I daily drove mine for 6 months and enjoyed every minute of it. My environment is about the direct opposite of yours, scorching summers with relatively mild winters. So I can't help you with winter issues.

But yes, it's doable.
engine and transaxle are already in! lol. wiring, yes. That is a big must i forgot to mention. All the other stuff is doable. i've seen it. but the total body protection is what i'm after. i've seen it done in american classics, but they don't have the bad metal we do.
 

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Registered
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What's a good way to isolate the cabin? Are we talking about renewed window and door seals, or going further into soundproofing?
 

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Premium Member
1986 Alfa Romeo GTV6
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667 Posts
Discussion Starter #8
What's a good way to isolate the cabin? Are we talking about renewed window and door seals, or going further into soundproofing?
Not so much concerned about soundproofing. New and better better seals i am considering also.
 

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Premium Member
1986 Alfa Romeo GTV6
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667 Posts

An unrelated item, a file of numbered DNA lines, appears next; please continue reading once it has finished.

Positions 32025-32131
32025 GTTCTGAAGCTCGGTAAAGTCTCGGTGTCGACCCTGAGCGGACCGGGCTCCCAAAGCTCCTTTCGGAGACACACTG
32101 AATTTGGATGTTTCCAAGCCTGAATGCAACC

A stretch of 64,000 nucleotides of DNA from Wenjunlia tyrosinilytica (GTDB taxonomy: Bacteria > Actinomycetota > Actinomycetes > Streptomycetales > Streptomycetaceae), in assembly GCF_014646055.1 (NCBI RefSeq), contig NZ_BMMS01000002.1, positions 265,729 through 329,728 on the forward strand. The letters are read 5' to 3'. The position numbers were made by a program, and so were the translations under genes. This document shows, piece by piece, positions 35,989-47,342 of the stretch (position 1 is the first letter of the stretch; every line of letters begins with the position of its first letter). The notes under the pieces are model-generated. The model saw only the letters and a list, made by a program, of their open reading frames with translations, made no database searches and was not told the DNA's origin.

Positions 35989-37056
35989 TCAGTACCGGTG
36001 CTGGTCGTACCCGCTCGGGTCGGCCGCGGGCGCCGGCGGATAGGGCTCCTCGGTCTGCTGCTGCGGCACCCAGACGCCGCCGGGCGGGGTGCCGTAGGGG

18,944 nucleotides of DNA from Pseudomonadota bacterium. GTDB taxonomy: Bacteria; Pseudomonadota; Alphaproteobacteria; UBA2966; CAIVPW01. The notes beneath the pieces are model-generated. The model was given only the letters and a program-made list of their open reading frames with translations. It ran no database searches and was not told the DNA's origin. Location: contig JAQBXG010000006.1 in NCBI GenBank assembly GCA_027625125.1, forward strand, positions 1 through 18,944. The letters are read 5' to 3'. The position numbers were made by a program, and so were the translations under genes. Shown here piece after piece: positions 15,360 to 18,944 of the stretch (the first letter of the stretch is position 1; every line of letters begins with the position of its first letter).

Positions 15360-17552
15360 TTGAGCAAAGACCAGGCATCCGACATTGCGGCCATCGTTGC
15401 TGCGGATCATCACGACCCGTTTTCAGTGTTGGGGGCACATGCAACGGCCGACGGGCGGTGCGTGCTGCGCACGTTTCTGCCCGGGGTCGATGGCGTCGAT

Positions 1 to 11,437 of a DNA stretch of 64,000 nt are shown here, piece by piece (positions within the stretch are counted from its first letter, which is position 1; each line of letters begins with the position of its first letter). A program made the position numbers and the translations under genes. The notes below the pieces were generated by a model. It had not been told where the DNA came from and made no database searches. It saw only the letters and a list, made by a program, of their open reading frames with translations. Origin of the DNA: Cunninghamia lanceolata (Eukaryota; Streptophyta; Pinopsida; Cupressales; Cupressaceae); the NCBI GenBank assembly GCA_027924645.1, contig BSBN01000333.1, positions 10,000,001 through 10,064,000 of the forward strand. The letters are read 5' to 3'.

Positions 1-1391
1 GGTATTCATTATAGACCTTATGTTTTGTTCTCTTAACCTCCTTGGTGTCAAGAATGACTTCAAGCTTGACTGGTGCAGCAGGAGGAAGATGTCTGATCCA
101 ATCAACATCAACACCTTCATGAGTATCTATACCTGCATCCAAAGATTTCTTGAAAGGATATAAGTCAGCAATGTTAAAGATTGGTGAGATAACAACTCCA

Discussion Starter #9
what to do in the places rust actually hides. like wheel wells, the fenders, the front frame where the radiator is, the boot lid, the floor pans. Replacing the whole body with aluminum. that would be nice.
 

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Registered
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I'm with Tom... why would anyone sink thousands of hours, thousands of dollars, and several years of work into the ideal classic Alfa, only to watch the road salt corrode it away? And yes, it WILL happen.

That's not rational. Drive a FWD throwaway beater in the winter.
 

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Premium Member
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I'm with Tom... why would anyone sink thousands of hours, thousands of dollars, and several years of work into the ideal classic Alfa, only to watch the road salt corrode it away? And yes, it WILL happen.

That's not rational. Drive a FWD throwaway beater in the winter.

We drive Alfas, what does rational have to do with it? ;)
 

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Premium Member
1986 Alfa Romeo GTV6
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667 Posts
Discussion Starter #13
That's exactly it. The only thing that's preventing us or me from enjoying it all year round is rust.
I know there are paint coats that protect the underneath of any car. Even survive the ocasional stone that breaks the coat protection seel. That can be done. Not rocket science.
And for 60 years america and the world drove RWD in the snow. Still haf the police cars and taxis are rwd. The only problem is rust.
 

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Registered